For the Kings last year, a funny thing happened on the way to establishing a tried and true method of keeping the puck out of their own net: their penalty kill, which ranked sixth in the league with an 84.7% success rate from 2011-12 to 2013-14, dropped to 16th in the league with an 80.9% success rate.
Part of that was personnel-related – Willie Mitchell had departed for Florida, and fellow shorthanded stalwart Robyn Regehr battled through injury in his final NHL season – and part of it, it appeared, came from some attention to detail in execution.
“I think maybe we just kind of got away from things a little bit here and there,” said Trevor Lewis, long one of the team’s most reliable killers and the owner of one shorthanded goal in each of the last three seasons.
“Off and on it was good, but I think for this team, our penalty kill is such a momentum boost for us. When we get a big kill, you can see the guys on the bench get up and get a little bit more energy, so I think it’s a big part of what we need to improve on this year,” Lewis added.
It should also be added that the Kings were very good overall at keeping goals against down and finished tied for fourth in the league with an average of 2.40 goals against per game.
Still, the shorthanded personnel will evolve. Gone are Regehr (who averaged 2:35 of shorthanded ice time per game) and Jarret Stoll (1:30 SHTOI/GP), as well as Andrej Sekera and Mike Richards, both of whom averaged a shift or two of penalty killing time per game.
The club has been successful through four preseason games – note: PRESEASON – having killed off 15 of the 17 shorthanded situations it has encountered. Lewis also has a shorthanded goal, having beaten Frederik Andersen off a slick feed from Tanner Pearson during two-on-two zone time last Friday in Anaheim.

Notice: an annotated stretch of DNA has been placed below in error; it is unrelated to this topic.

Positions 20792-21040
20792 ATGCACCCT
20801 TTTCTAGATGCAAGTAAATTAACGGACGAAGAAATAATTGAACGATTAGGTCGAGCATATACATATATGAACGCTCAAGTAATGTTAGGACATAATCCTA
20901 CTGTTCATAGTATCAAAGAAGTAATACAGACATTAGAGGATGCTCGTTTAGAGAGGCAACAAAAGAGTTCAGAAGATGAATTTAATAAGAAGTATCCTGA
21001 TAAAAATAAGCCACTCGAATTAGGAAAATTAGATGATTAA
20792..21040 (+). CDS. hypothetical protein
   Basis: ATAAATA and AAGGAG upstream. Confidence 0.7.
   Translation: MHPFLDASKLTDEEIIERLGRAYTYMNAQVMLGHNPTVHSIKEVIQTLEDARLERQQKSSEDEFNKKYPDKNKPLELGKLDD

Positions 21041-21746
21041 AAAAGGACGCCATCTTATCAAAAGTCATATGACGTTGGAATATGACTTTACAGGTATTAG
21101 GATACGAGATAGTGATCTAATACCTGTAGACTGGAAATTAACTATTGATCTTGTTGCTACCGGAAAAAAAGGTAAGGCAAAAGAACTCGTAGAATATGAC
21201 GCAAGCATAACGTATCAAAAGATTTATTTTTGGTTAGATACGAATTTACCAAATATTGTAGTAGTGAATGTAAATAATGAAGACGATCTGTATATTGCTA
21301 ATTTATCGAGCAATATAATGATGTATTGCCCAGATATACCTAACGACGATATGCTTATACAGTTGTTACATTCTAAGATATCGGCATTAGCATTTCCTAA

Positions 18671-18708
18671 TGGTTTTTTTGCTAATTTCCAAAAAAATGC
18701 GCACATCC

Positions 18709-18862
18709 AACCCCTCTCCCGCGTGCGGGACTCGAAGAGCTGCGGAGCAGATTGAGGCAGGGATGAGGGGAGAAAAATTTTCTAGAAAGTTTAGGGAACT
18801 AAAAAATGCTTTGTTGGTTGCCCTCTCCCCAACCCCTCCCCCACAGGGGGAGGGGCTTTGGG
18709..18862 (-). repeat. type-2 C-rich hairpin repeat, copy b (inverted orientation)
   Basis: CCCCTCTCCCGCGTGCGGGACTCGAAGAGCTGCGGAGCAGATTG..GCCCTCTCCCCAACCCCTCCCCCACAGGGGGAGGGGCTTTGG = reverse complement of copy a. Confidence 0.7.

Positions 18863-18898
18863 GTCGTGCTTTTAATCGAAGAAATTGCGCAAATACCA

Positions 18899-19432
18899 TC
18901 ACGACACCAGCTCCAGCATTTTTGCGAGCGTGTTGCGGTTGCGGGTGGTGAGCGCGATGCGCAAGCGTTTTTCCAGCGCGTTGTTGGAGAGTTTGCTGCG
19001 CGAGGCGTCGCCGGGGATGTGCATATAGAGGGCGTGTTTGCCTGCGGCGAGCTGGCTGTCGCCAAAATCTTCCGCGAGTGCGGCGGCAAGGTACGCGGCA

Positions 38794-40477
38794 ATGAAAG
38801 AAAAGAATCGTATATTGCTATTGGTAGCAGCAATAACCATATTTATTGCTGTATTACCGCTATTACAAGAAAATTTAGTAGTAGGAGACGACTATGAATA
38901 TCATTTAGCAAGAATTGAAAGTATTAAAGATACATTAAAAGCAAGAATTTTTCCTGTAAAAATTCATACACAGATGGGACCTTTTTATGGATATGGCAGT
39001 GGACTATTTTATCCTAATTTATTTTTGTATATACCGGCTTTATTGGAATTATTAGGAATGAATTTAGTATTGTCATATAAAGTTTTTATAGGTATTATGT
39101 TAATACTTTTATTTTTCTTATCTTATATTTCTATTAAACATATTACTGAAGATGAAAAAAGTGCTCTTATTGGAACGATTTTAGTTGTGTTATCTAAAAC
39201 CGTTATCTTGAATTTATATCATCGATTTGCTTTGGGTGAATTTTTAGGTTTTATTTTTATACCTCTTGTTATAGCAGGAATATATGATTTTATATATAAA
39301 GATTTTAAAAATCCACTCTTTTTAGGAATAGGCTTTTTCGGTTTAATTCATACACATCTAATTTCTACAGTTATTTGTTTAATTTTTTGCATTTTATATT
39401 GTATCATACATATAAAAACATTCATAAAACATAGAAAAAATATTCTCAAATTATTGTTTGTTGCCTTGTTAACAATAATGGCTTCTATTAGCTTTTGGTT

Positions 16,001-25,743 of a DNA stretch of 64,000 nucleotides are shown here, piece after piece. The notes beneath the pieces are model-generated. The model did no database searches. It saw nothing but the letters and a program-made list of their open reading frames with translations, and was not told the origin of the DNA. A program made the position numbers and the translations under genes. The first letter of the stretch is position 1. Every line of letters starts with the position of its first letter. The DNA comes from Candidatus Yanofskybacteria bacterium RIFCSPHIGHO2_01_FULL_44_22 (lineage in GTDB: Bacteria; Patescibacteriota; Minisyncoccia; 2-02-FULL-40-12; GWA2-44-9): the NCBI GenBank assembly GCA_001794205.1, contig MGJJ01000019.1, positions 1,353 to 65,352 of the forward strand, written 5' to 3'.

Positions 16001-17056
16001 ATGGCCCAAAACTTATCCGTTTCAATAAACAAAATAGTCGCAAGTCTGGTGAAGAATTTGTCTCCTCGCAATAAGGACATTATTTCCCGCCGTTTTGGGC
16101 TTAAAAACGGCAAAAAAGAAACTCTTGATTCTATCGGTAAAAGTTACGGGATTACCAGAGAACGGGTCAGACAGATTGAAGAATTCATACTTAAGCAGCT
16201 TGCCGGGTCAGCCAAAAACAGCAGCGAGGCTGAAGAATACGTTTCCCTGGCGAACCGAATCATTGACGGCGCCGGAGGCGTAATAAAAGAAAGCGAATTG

Speaking of Pearson, he may get an additional look in preseason shorthanded opportunities as the preseason concludes with tonight’s game against the Ducks and Saturday’s game in Las Vegas against the Avalanche. Andy Andreoff and Kyle Clifford have also received shorthanded looks this preseason.
“I think penalty killing is something that system-wise, we’ve made some adjustments, and we’ve obviously had to make a lot of personnel [adjustments],” Darryl Sutter said this morning.
He added: “The penalty killing, we have to make some adjustments on it, again, because there’s a lot of a personnel change if you look at guys who were premier penalty killers for us – defense and forwards – and we want to give some new guys who don’t get a lot of minutes the ability to kill penalties if they can handle it in terms of being in the right place and making the right plays and making the right reads and staying out of the penalty box while they’re killing penalties.”
There’s also the way to kill penalties efficiently – don’t take penalties. Los Angeles succeeded in doing so during Sunday’s 2-1 shootout win at Colorado, having taken their first penalty 62:29 into the game and totaling only 17 seconds of shorthanded play.
Trevor Lewis, on the penalty kill:
I think a big part of our penalty kill is work, and trying to take time and space away. That’s what all power plays want, is all those special guys that when they get time and space, they find someone and make plays. If we’re quick on guys like that, it really helps us and takes the puck out of their hands more than they want. In preseason, we’ve just got to keep working at it. We know our routes and everything. We’ve just got to work at it.
Lewis, on implementing penalty killing systems in the preseason:
I think it’s just kind of the main thing – it’s guys working at the start and getting pressure up ice and trying to make them dump pucks and kill as much time as we can that way. I think it’s kind of the same. We’re just working at it. It’s been a little while. It’s been good so far, though.
Lewis, on evolving penalty killing personnel:
It’s good. Competition in camp – that helps everyone, I think. It kind of pushes everyone to work a little harder, and it’s good to see some of the young energy and stuff like that. It’s been fun, and everyone’s just got to keep working until we get a set thing going.